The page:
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Autonomous Vehicles – The Human Factor

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Opinion by Cor Steenstra

The latest buzz in the auto industry is ‘Autonomous” driving, and all the major players are investigating and setting up multi million Dollar research facilities in Silicon Valley of course, since that is where all the whiz kids reside that could make this reality. There are a lot of positives connected to this incentive of course, but I have the impression that the human factor, the realistic human factor, is gleefully ignored in favor of the spending craze.

Here in the US we do have many Freeways and Interstates, and there is often huge distances between destinations, inviting the driver to have the car drive itself for longer periods of time. As a passionate car enthusiast, I have to admit that on long drives even I long for this feature. Take for instance the drive from LA to Las Vegas, or from AL North to San Francisco. Those drives feature hours of boredom and nothingness. There are slight curves in the roads, some undulations, a few exits, a few gas stations, but that is it. I could use my time so much better, if not by doing something actively by at least taking a long nap so I will be rested when I arrive.

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We have all seen those inviting images from many companies showing luxury interiors with plenty of space and people doing anything but driving the vehicle. They talk, have conferences, are on the Internet, play games, interact.. Oh what paradise…

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The reality will sadly be very different, and I have not seen anyone depict this in any of the promotional pieces on the subject. Of course not. It is not in their main interest.

I am a glass half full person, generally have a very positive outlook on life and try to see the good in everything, wherever I can, and this is no different, but…. I am also a realist and am able to add 1 plus 1, and am able to deduct what I have seen and experienced in life ¬†and translate that into a realistic expectations of any development.

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There are, in my view, two options for the autonomous vehicle as presented currently, either to be owned and operated by private individuals and companies, or as a form of public transport owned and operated by transportation facilities or cities even. There are issues with both of them, and that issue is the Human Factor.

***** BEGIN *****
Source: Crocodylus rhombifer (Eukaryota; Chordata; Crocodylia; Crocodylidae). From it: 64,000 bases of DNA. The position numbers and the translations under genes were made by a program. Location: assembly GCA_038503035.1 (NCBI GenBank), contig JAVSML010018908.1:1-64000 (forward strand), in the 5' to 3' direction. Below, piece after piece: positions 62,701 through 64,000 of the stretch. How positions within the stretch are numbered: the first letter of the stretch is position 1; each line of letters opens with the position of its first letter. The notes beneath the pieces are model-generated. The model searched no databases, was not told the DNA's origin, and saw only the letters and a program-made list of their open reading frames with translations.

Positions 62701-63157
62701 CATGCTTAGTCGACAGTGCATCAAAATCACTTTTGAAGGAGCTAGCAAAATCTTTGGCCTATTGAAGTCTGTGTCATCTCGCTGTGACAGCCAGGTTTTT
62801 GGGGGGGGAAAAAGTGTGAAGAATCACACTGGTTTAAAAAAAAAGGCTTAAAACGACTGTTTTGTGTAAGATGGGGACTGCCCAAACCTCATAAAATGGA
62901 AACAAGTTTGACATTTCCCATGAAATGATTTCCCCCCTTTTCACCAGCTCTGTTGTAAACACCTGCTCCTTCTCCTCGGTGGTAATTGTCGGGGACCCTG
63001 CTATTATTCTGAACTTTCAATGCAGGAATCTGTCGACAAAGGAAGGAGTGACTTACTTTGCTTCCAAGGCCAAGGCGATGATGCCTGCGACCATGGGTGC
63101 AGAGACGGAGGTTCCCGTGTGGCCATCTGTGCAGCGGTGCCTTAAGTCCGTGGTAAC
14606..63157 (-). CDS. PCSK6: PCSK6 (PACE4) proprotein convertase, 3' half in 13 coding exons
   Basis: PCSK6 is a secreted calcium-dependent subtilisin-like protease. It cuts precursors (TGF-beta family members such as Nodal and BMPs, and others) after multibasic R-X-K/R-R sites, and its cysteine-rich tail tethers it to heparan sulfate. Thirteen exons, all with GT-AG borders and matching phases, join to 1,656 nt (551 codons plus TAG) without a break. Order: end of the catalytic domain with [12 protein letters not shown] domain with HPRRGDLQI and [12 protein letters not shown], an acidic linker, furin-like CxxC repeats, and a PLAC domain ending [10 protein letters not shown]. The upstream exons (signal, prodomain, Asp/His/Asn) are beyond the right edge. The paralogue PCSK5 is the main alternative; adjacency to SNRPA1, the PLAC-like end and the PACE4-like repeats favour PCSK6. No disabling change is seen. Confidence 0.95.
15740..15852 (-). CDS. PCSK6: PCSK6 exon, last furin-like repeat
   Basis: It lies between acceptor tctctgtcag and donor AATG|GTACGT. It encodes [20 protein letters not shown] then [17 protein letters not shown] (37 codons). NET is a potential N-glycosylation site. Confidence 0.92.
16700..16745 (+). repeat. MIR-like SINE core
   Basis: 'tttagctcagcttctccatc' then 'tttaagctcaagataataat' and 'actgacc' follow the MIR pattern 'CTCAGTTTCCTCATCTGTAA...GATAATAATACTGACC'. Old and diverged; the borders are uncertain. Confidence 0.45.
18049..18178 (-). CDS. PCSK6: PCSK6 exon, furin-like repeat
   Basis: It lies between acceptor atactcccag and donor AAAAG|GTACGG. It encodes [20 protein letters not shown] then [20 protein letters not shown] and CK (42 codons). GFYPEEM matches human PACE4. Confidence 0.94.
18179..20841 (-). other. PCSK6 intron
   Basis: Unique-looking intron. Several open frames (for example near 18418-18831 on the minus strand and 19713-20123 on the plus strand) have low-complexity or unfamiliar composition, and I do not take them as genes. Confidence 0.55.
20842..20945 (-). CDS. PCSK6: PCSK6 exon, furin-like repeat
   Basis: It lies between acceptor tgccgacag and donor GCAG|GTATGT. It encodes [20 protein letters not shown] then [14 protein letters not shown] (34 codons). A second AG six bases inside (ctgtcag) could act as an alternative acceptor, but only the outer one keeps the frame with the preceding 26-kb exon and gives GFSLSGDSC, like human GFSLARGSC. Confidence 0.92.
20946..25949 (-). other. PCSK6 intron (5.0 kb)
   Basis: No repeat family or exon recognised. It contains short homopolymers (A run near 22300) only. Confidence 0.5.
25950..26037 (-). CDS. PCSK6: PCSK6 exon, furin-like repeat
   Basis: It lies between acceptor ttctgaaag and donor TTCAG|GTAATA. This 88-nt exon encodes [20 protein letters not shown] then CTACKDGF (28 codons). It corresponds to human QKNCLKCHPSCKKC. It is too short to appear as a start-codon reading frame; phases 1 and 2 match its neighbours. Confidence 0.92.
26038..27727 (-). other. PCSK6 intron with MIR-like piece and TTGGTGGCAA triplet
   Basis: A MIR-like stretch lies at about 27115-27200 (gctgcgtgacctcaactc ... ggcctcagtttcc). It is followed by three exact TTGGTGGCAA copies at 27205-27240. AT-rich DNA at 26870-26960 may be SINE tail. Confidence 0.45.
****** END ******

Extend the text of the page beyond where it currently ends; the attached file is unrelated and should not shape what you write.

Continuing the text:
Not everybody is rich, and the concepts shown thus far are all in the upper if not top price category. Logically, the technology is new and expensive, but that does mean that the majority of people will not be able to afford an autonomous vehicle. Even if they do, and also the ones who can afford them, those vehicles need to be kept up to date at all times, in software and hardware, but also in the simple upkeep of the vehicle. The tires have to be good, at the correct pressure, and not on the verge of exploding. The engines, drive train, gear box, all have to be kept up to par. That is not going to be cheap, and Joe’s garage around the corner surely cannot execute that anytime soon.

That same issue goes for the corporate owned autonomous vehicles. Sure, the Lexus’ that Google operate are luxurious and nice, but in reality it is more likely that autonomous vehicles will be run by public transport companies, taxi companies etc. Has anyone used public transportation in California lately? Of course not, unless you’re very poor, live in a neighborhood people don’t want to live, or have disabilities that prevent you from driving a car.

Public transportation vehicles, buses, trains, taxis, even airplanes, are not in a state you want to spend more time in than absolutely necessary, and their maintenance is kept at a level that they can just scrape by, of course, to save money where possible. So that already leaves the state of the vehicles questionable, but then, have you seen what people do in public transport, especially when they deem themselves unobserved? Have you stayed in a hotel recently and not wondered what went on, if it is really clean?

When people own vehicles they usually are very proud of them, when they buy them new and can afford to maintain them properly. When you see the majority however, the used cars, the run down ones, the rust buckets, it is very questionable if this truly is the best suggestion we can make at this stage. We should of course develop this technology, but the implementation of it cannot be done without a major change in our infrastructure. THAT should be the focus. THAT should be the first priority.



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